Initial Coin Offerings: The Top 25 Jurisdictions and their Comparative Regulatory Responses (as of May 2018)
This article provides an overview of the evolving Initial Coin Offerings (“ICOs”) market. It evaluates hand-selected data for the top 25 ICO jurisdictions by market capitalization. The Author codes the regulatory responses of the top 25 ICO jurisdictions in the world and provides a comparative analysis of their respective regulatory actions.
Initial Coin Offerings (“ICOs”) provide unprecedented liquidity and efficiency for capital formation while minimizing transaction cost. While ICOs historically have allowed primarily crypto start-ups, financial technology start-ups, and the crypto community to raise funds, in 2018, legacy businesses with established services and products increasingly used ICO fundraising to finance their business activities.
ICOs display several core beneficial characteristics that help explain their attractiveness for crypto start-ups and legacy businesses alike. ICOs’ comparative advantage over other means of capital formation consists mainly of their cost-effectiveness that helps offsets the complex and unpredictable economic dynamics in the crypto marketplace. Unlike other means of capital formation, ICOs allow promoters to avoid sacrificing equity for financing. Instead, ICO promoters can use the proceeds from an ICO exclusively for product development. ICOs provide low barriers to entry for a diverse body of investors and thus increase the diversity and the heterogeneity of start-up funding.
ICOs are creating unparalleled efficiencies for capital formation. First, ICOs enable borderless online sales with far fewer points of friction. ICOs enable the promoters to bypass typical legal, jurisdictional, and business hurdles by directly marketing to a worldwide pool of investors. Moreover, in 2018 ICOs are still subject to rather limited accreditation standards. While accreditation standards have been instituted by some jurisdictions, including full compliance checklists for ICO registrations, ICOs are overall still subject to rather limited accreditation standards and regulatory formality.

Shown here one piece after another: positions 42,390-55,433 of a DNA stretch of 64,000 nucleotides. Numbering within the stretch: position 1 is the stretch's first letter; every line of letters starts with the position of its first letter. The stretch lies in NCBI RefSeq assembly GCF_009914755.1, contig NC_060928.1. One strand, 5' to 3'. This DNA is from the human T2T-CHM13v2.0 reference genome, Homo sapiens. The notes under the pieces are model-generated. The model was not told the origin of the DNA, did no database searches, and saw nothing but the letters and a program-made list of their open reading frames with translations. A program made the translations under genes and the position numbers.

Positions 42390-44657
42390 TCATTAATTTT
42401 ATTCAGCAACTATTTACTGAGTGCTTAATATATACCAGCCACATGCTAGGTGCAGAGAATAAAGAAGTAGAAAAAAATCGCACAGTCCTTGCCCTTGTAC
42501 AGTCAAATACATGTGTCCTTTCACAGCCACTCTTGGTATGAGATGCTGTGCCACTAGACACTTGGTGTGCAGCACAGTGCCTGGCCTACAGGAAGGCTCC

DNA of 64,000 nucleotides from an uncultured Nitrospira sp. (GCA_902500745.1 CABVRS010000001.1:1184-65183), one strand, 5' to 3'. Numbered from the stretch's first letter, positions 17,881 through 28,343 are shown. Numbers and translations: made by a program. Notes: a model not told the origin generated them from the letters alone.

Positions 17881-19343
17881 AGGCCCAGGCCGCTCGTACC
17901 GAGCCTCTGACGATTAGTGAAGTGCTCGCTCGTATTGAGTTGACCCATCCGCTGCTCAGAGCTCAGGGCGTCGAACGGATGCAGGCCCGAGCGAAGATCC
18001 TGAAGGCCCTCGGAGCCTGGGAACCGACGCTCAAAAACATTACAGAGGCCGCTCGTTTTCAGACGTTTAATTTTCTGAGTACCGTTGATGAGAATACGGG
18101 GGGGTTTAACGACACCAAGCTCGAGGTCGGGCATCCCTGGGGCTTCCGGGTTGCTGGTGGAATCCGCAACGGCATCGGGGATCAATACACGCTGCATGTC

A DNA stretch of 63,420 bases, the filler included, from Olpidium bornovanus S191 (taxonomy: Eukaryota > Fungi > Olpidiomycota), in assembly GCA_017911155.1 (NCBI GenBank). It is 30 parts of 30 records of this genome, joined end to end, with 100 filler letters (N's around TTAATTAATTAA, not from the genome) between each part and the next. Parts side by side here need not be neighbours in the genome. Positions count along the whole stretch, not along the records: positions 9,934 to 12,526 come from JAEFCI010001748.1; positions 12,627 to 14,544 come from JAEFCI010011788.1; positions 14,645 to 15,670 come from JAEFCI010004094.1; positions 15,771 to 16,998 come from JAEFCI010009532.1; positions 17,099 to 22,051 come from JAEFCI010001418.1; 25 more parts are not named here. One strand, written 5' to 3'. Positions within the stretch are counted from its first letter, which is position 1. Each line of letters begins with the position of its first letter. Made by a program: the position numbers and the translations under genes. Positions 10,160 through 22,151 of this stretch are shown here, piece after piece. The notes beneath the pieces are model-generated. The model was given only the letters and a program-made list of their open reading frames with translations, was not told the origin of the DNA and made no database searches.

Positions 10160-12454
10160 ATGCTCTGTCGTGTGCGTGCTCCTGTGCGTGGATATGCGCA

ICOs provide unparalleled liquidity for all of their constituents. First, global cryptocurrency exchanges provide significant continuous access to trading ICO tokens, which allows for significant liquidity at the earliest possible time in the lifecycle of the underlying business. ICOs provide liquidity to investors much faster than any other form of capital formation. ICOs also allow venture capital funds to capitalize on existing profits much earlier while avoiding long, complex, and time-intensive processes leading up to an IPO, acquisition, or similar late liquidity event in the lifecycle of the business. Finally, promoters can obtain the earliest possible liquidity from their token reserves simultaneously with the financing for their product launch.
I. Regulatory Concerns
Regulators have been evaluating possible risk factors associated with ICOs since the inception of the ICO market. Regulators are particularly motivated by several ICO risk factors for retail investors. Unlike shareholders in the traditional corporate infrastructure who are able to vote for or against directors or to nominate directors, ICO investors have no control over the promoters whatsoever. Token holders typically invest in the future promise of an idea or future infrastructure product associated with the platform they invest in without having access to a tangible underlying product. Capped ICO raises evolved in an attempt by the crypto community to address the uncertainty for investors about the valuation of the underlying platform in cases of uncapped raises. However, capped ICO raises create significant incentives for investors to attempt to get in first, raising the likelihood of retail investor frenzy. Moreover, the lack of mandatory disclosures for ICOs leads many promoters to make irregular or no disclosures about the platform as time passes, leading to a significant lack of transparency in the ICO market. Promoters can also alter the smart contract to change ICO sales rules mid-course during an ICO.
Unlike traditionally listed businesses that have a long history of business success before being listed on a stock exchange, most crypto platforms cannot generate revenue to offset costs. Most crypto platforms do not have employees in the traditional sense that create and advertise the platform product. Worse yet, because they have no product and no revenue to offset costs, such crypto platforms’ raised revenues are typically required to last for the lifecycle of the platforms, requiring them to set aside a large number of tokens for future funding needs.
ICO investors have no preemptive rights or other anti-dilution protections. If the promoters decide to issue more reserve tokens to additional investors, the ICO investors may be diluted in the future. The only real control token holders have to protect themselves is to sell their tokens post-ICO. In fact, many venture capital funds that receive tokens in exchange for their pre-ICO investments often quickly sell their tokens to protect themselves against devaluation.